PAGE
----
The current recession has impacted New Jersey's condo and HOA communities in many profound ways. Boards and managers have been forced to address the challenge posed by multiple units in arrears, bank foreclosures, and projects put on indefinite hold.
Adding to the welter of issues is that of rental tenants in condo and co-op buildings. Individual unit owners have been renting their apartments to subtenants from time immemorial, and developers often rent out unsold units in new buildings until buyers can be found, but the economic crisis has increased the pressure to rent—either as a way of making money on a space the owner isn't occupying, or to staunch a developer's financial bleeding.
Common as it is, however, subletting isn't necessarily so welcome among boards and managers, for whom renters sometimes represent headaches rather than solutions. Fortunately there are a variety of remedies for mitigating problems associated with the growing tide of renters, and for maintaining a sense of cohesion in a mixed building or association.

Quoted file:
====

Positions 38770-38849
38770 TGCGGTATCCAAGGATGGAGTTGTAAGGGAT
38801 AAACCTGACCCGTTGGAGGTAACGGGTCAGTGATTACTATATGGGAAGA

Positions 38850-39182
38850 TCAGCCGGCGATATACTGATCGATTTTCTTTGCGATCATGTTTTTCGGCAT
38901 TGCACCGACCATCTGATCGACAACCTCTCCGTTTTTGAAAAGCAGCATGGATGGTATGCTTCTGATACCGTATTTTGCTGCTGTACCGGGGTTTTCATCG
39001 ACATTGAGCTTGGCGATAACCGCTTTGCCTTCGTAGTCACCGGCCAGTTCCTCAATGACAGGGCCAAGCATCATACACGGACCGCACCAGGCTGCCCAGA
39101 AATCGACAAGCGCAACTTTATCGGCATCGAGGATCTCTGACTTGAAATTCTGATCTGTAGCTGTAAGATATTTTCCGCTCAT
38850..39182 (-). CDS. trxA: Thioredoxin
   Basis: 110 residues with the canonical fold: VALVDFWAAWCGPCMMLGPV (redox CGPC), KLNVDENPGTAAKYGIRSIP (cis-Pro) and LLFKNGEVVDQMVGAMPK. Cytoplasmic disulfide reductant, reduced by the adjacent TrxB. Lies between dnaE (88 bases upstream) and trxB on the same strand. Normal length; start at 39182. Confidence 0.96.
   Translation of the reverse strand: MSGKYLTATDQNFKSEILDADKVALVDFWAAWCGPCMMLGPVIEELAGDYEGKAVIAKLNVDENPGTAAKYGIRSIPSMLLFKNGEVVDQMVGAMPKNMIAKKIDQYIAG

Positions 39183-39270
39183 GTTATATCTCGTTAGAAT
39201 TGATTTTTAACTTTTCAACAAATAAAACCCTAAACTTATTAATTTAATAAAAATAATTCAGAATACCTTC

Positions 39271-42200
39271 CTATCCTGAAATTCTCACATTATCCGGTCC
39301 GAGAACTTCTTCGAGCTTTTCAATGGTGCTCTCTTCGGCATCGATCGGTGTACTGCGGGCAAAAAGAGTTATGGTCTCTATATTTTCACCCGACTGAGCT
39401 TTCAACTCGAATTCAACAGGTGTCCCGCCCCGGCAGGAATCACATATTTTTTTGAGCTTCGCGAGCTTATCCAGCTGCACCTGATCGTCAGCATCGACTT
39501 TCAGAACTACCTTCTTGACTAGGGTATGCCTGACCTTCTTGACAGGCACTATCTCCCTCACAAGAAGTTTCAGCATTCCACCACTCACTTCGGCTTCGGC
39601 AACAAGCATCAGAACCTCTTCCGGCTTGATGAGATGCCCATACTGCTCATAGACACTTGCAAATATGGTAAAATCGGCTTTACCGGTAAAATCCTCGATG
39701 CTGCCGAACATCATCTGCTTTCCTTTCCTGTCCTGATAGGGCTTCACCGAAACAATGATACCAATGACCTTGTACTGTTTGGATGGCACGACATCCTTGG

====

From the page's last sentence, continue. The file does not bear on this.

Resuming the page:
Are Owners Better Neighbors?
"There is both legitimacy and exaggeration in the effects of leasing," says Jerome Liebowitz of Liebowitz & Jurecky Esqs. in Fort Lee. "It's typically frowned upon because of the perception that renters cannot be expected to take the same pride in a community or building that an owner would. Where there are a large percentage of leased units, the absence of resident owners may decrease the number of owners who are willing to run for boards or become involved in committees."
Gary Rosenberg, of the Law Offices of Gary Rosenberg in Florham Park, agrees that boards and managers often have a hard time seeing an upside to having rental residents—and the more renters there are, the less thrilled administrators become. "Ultimately, you are trying to build a close-knit community," he says. "In a co-op or condo association, the more owners that live there compared to renters, the better."